The basic structure of the argumentation in this case is shown in the argument map displayed in figure 1.
Figure 1: Argument Map of Main Argument in Yates v. United States
A pro argument is indicated by a plus sign in its argument node. A con argument is indicated by a minus sign in its argument node. The argument labeled +a is a typical legal argument of a kind that draws a conclusion by inference from a factual statement and a rule. The argument +b offers evidence supporting the alleged factual statement that Yates had ordered three fish to be thrown overboard. The con argument -c attacks the lower pro argument.
The legal question at issue is whether the fact fits the rule. To make this determination an adjudicator, such as a judge, has to go through all the clauses of the rule to see whether the alleged fact about throwing fish overboard fits these clauses. To make this determination, consideration must be given to the meanings of each of the terms that occur in the clauses of the rule. Does throwing fish overboard fit the definition of knowingly altering a document? Does it fit the definition of making a false entry in a record? Does it fit the definition of covering up a tangible object? To answer these questions, some account has to be given of how each of these terms is legally defined. In the absence of any specific definitions given in legal sources such as statutes or previous cases, the ordinary meaning of the term in natural language may have to be taken as the criterion. Arguments were put forward supporting this interpretation by one side and contested by the other side using counter-arguments, as shown in figure 1.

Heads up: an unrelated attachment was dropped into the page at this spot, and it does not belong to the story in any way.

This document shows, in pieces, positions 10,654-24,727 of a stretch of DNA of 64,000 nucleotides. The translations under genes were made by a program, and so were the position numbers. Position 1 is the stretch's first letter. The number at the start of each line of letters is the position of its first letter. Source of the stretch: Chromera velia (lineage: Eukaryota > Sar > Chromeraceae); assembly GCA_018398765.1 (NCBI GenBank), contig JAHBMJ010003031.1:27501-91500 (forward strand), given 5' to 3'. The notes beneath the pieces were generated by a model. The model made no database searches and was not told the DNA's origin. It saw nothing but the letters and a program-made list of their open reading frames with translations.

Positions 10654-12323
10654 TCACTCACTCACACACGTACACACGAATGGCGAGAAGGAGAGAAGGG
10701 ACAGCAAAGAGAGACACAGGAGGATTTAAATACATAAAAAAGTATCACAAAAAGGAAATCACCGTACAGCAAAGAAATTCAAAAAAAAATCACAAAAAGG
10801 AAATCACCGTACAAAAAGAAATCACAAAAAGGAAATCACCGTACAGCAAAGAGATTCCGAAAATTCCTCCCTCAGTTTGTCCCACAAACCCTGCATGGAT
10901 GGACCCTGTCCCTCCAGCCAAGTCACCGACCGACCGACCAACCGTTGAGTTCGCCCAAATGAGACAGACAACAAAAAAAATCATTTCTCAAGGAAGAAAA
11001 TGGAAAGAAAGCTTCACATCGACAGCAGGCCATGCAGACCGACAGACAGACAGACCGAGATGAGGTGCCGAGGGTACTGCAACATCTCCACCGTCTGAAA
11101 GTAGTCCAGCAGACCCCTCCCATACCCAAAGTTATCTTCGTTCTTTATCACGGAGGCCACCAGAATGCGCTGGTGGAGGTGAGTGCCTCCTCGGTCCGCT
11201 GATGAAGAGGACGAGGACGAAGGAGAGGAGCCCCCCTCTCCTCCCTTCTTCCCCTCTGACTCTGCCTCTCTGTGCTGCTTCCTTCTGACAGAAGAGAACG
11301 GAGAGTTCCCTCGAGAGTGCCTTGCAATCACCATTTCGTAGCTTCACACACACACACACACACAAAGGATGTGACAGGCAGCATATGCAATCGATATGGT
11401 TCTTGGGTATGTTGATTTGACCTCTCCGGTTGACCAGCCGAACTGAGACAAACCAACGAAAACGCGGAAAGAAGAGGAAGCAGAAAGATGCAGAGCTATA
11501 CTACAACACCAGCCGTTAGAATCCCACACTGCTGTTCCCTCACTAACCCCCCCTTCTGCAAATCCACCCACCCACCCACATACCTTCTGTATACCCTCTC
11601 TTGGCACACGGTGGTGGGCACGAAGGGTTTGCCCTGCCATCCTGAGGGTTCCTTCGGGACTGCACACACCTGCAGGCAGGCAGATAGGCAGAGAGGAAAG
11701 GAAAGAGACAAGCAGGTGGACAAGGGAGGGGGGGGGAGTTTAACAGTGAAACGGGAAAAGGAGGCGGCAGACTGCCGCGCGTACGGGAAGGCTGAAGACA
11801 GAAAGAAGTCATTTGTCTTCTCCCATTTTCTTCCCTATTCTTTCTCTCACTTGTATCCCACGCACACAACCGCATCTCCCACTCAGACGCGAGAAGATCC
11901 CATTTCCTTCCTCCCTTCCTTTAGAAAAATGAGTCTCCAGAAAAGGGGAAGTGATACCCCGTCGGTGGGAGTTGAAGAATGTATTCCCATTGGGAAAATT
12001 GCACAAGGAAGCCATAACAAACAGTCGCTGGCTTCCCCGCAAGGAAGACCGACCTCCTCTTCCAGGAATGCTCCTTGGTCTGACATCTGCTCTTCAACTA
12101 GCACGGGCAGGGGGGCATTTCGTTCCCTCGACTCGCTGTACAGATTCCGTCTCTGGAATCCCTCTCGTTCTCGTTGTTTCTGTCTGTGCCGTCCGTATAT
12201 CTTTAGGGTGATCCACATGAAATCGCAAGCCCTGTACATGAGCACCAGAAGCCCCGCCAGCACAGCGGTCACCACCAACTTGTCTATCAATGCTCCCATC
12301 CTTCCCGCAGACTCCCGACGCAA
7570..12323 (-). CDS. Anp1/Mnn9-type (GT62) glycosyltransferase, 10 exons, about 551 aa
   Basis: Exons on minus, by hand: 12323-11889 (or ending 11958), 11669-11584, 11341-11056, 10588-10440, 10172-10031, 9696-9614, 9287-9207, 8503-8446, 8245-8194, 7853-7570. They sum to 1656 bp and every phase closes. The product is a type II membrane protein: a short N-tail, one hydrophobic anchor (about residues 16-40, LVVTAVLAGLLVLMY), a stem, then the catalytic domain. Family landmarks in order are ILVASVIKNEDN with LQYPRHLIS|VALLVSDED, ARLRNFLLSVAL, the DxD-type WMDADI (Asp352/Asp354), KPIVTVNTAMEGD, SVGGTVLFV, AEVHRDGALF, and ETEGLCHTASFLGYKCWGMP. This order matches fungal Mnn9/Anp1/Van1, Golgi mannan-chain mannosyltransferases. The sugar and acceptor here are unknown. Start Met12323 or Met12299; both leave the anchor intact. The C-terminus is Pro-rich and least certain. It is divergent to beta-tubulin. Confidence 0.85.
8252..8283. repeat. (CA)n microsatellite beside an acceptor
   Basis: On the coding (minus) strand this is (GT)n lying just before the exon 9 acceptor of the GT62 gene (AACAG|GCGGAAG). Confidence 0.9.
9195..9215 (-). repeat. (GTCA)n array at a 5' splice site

When the case came to the Supreme Court, the basic issue turned out to be how the courts should interpret the term ‘tangible object’ according to this Sarbanes-Oxley rule. Yates’ defense lawyer began by arguing that the natural meaning of the expression ‘record, document or tangible object’ refers only to devices designed to preserve information. Many other pro and con arguments ensued. Some of them concerned the legal consequences of applying this rule to this case. Justice Antonin Scalia in his commentary even asked the question ‘What kind of mad prosecutor would ask for twenty years in prison for destroying fish?’ (referring to the maximum prison term for this crime). A transcript of the trial proceedings can be found here.